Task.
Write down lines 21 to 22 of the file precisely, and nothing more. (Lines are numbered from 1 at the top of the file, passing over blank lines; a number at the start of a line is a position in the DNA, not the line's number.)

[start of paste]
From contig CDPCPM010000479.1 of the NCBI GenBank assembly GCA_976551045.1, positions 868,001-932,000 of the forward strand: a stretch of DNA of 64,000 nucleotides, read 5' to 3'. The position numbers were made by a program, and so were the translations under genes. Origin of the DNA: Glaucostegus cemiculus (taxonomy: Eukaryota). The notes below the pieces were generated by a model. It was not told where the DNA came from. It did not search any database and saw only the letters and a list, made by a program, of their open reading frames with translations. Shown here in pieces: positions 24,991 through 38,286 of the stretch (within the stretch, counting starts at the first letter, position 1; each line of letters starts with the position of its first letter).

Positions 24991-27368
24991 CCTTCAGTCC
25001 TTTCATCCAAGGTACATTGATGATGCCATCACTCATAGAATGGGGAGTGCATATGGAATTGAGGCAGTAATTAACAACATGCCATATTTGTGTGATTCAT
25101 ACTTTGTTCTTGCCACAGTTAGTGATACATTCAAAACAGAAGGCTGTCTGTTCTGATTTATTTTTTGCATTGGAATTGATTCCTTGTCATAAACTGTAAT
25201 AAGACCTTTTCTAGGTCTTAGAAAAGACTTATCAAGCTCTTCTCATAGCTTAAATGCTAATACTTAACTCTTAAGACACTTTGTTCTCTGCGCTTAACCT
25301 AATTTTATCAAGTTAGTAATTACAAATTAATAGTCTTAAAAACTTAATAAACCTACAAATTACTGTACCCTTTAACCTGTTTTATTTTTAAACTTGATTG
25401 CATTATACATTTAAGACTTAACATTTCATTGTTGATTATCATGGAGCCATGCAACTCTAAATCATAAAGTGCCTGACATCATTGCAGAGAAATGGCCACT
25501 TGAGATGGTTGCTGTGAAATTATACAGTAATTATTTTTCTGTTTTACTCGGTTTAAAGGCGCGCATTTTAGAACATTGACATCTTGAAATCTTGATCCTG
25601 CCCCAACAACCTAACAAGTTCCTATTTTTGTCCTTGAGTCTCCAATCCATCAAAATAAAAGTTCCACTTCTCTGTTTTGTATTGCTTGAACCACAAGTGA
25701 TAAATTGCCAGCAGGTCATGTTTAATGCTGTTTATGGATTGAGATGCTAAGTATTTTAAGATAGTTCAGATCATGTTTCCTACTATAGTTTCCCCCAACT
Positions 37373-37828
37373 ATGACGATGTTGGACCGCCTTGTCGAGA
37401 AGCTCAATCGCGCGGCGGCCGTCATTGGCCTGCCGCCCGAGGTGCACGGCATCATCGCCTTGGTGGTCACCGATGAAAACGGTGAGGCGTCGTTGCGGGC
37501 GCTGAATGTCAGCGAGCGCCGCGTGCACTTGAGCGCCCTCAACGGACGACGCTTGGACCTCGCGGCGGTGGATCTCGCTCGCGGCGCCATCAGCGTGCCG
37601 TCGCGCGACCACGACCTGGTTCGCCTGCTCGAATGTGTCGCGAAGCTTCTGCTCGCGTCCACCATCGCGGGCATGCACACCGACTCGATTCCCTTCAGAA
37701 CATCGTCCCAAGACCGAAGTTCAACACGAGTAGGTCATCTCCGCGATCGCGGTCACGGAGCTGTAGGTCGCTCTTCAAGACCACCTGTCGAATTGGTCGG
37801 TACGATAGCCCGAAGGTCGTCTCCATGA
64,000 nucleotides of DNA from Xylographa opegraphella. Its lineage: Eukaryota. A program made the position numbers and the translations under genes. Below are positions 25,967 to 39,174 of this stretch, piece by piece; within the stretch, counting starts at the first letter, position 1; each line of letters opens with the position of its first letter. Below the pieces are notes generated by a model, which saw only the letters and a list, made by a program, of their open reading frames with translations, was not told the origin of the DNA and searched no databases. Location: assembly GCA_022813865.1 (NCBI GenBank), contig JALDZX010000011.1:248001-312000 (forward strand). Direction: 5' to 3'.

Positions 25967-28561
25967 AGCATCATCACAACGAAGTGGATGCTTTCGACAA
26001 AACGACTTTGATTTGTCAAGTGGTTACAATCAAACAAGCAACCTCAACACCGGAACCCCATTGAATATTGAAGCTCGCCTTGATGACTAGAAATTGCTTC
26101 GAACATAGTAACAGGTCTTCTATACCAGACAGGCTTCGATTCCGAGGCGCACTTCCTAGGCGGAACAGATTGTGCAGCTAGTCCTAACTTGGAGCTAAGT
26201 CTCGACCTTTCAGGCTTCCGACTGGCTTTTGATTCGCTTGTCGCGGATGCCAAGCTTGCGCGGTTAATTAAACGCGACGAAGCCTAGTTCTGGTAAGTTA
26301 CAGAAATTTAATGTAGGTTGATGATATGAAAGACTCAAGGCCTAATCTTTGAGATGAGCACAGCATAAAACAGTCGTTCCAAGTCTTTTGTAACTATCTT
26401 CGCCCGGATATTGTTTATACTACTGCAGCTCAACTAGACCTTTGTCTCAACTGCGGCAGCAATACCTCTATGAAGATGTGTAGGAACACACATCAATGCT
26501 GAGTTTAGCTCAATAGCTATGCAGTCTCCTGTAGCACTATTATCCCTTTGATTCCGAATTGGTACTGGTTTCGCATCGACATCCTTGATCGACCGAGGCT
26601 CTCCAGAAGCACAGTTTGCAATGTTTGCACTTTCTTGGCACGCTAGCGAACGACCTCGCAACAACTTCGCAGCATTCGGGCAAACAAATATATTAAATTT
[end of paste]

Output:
25967 AGCATCATCACAACGAAGTGGATGCTTTCGACAA
26001 AACGACTTTGATTTGTCAAGTGGTTACAATCAAACAAGCAACCTCAACACCGGAACCCCATTGAATATTGAAGCTCGCCTTGATGACTAGAAATTGCTTC